The thing that bothered me for so long, and still haunts me today is the fact that he may still be assaulting other women. That he was never held accountable for his crimes and he is still getting away with it. AND how many others are like me and never received justice or the support and compassion they deserve? How many have not yet healed from sexual assault? These thoughts have kept me up at night. It’s why I felt compelled to do more and thus, partnered with SAPEC.
Our donation of $25,000 will be used over the next two years to provide:
- Therapeutic treatment to individuals who have been victims of sexual assault and violence.
- To promote social change and eliminate sexual violence through prevention education, inclusive programming as well as campus wide collaboration.
Continued awareness and education is crucial in order to influence change. Sexual violence has fallen by more than half since 1933, so progress is happening. This is due to amazing work by organizations like SAPEC, increased media attention, and movements like Me Too.
Statistics: according to RAINN
- Men, women and children are all affected by sexual violence
- 1 in 33 American men has experienced an attempted or completed rape in their lifetime
- 1 in 6 American women has been the victim of an attempted or completed rape in her lifetime
- From 2009-2013, Child Protective Services agencies substantiated, or found strong evidence to indicate that, 63,000 children a year were victims of sexual abuse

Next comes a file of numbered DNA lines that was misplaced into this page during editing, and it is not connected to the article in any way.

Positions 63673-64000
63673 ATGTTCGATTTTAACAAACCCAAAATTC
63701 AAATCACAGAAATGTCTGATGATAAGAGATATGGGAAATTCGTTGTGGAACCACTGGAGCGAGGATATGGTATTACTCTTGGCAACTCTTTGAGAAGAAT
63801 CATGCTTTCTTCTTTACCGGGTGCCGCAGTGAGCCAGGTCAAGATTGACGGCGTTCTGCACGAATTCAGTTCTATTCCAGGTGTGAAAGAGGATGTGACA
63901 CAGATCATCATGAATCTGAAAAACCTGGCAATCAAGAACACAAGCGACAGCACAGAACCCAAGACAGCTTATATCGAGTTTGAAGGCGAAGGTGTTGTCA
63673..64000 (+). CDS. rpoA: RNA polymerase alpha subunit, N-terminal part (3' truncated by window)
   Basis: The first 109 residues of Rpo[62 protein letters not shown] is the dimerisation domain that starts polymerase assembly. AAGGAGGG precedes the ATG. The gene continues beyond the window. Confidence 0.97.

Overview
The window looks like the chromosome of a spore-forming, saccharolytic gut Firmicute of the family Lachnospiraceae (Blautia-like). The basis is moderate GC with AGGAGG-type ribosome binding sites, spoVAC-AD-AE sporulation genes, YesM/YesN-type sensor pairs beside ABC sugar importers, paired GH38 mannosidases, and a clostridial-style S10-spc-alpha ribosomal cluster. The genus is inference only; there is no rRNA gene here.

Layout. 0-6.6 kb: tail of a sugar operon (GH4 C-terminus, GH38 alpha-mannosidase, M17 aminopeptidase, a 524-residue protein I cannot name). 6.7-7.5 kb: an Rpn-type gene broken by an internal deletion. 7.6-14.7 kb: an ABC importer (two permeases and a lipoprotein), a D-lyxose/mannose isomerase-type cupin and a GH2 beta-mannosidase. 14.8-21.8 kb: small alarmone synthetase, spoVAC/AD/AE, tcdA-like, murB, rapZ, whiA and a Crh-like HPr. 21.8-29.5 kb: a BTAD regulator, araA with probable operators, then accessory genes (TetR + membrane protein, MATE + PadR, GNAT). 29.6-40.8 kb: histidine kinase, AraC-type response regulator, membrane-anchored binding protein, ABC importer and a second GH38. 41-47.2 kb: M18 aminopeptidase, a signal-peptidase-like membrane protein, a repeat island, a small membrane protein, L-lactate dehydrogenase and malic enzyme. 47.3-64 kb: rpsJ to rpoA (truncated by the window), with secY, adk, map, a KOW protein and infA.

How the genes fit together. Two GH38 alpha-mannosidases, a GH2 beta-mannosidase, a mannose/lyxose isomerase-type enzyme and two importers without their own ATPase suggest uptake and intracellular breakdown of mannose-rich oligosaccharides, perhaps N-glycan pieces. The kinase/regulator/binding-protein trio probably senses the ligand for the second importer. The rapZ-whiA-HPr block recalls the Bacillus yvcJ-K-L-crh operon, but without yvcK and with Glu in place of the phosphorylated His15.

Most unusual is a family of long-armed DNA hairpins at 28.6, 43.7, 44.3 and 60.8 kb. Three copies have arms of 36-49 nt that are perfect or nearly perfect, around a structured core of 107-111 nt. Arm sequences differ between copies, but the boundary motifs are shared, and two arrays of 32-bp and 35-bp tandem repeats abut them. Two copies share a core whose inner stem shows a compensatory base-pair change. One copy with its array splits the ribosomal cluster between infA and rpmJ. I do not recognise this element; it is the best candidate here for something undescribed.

- Every 98 seconds, an American is sexually assaulted
- Only 6 out of every 1,000 perpetrators will end up in prison
If you find yourself a victim of sexual violence, PLEASE remember you are not alone in your experience or your shame. According to Dr. Brene Brown, shame needs three ingredients to grow exponentially: silence, secrecy and judgement. Consider sharing your experience (when you are ready) with a trustworthy individual who will not judge, criticize, or minimize your experience. It takes courage and bravery to be vulnerable and start your healing process - the “right” time is different for everyone and that’s okay.
If you find yourself questioning whether it “counts” as sexual violence, or if you somehow contributed to the situation, I’m going to encourage you to slow down, practice self compassion for what you’ve been through, and read the following definition. SAPEC defines it best below.